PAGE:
The exploration of lumber in the rainforests

In according with the aforementioned items, the federal constitution in Article231, §2º, assures the indigenous communities the permanent ownership of their lands and the exclusive usufruct rights of the riches from the soil, rivers and lakes on their properties. In this light, the use of these riches –or assets-- is expressly allowed to the Indians, and in accordance with the Civil Code, Article 43, I, they are immovable assets, real estate. “the soil and its surface, accessories and natural adjacencies including trees and the fruits of the trees.” There is no doubt, therefore, that the forest assets on the indigenous peoples' lands are among the natural resources that these people--and only they-- can utilize exclusively, according to the Federal Constitution.

Thus these communities may freely use the forest resources on their lands in traditional activities, aimed at subsistence or internal consumption and may cut trees to build homes, make domestic utensils, furniture, work tools or instruments, fences, canoes, and boats, and use their forest resources for any other objective or purpose to make their physical and cultural survival possible. In the development of their traditional activities, the indigenous peoples' communities are not subject to any legal limitations since the Constitution assures them the recognition of their “social organization, customs, languages, beliefs and traditions” and “original “rights on the lands that they traditionally occupy (Article 231, head of article). As a result, there are no general limitations established by the Forest Code on their traditional activities. Thus, they can plant, set up their planting areas and villages even in the areas of permanent preservation established by the Forest Code.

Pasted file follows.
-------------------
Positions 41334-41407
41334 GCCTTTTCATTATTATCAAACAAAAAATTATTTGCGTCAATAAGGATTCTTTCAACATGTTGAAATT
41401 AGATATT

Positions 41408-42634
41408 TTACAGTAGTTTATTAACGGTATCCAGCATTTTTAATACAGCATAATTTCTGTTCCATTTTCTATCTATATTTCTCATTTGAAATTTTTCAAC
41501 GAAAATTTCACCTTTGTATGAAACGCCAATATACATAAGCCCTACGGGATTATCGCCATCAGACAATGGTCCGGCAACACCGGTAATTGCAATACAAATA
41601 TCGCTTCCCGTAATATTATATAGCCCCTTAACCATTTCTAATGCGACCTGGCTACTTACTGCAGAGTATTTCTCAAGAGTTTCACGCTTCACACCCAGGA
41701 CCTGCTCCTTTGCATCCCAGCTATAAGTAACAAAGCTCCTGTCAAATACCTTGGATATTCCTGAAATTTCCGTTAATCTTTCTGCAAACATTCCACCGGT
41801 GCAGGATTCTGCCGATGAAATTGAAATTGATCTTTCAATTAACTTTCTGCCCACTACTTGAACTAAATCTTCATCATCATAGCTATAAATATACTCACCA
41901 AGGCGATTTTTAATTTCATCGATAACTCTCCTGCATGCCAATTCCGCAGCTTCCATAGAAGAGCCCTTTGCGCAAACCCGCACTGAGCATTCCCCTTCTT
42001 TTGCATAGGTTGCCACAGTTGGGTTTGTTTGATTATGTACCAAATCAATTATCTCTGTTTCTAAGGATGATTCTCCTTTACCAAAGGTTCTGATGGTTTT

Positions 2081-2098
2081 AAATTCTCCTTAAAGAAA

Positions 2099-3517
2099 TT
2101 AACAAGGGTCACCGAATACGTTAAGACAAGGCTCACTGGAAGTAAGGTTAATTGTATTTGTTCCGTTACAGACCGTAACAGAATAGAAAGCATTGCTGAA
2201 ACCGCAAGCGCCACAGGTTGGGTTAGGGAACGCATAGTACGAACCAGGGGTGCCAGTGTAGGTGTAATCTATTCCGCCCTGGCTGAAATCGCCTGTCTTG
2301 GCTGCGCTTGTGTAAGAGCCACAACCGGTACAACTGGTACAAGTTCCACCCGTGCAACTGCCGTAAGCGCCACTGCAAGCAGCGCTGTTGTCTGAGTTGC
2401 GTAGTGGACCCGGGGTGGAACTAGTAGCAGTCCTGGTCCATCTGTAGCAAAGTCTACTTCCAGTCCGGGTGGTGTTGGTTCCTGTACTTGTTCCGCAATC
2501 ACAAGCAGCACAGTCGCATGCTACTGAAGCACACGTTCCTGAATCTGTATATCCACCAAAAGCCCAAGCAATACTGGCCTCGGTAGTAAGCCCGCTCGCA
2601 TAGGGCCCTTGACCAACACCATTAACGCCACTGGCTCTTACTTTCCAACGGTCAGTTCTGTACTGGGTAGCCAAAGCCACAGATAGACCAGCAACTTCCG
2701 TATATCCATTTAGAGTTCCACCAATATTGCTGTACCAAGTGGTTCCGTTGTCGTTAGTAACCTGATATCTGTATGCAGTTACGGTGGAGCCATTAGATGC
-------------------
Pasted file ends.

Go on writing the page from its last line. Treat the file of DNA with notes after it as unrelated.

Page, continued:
There are several juridical conditions for the exploration of forest resources on indigenous peoples’ lands for their sale and commercialization. These lumber activities on a commercial basis must be subjected to environmental legislation that is applicable in the case in question. Thus, they will be subject to all the restrictions imposed by the Forest Code, by Law 7.754/89, by legislation that governs the exploration of forest and lumber resources in the form of sustainable forest management services which prohibits the cutting down and the sale of certain species of trees.

It should be emphasized, in conclusion, that the exploration of forests conducted by third parties on indigenous peoples’ lands, violates flagrantly the right of the exclusive usufruct privileges of the community, which is assured by the constitution for the indigenous communities. This illegal conduct can cause suits and legal measures in an administrative sphere, through of fines, the seizing of lumber and other administrative sanctions, imposed by the Brazilian Environmental Institute-Ibama, as well as a civil suit (payment of indemnities to the indigenous communities

(Juliana Santilli-April, 2001).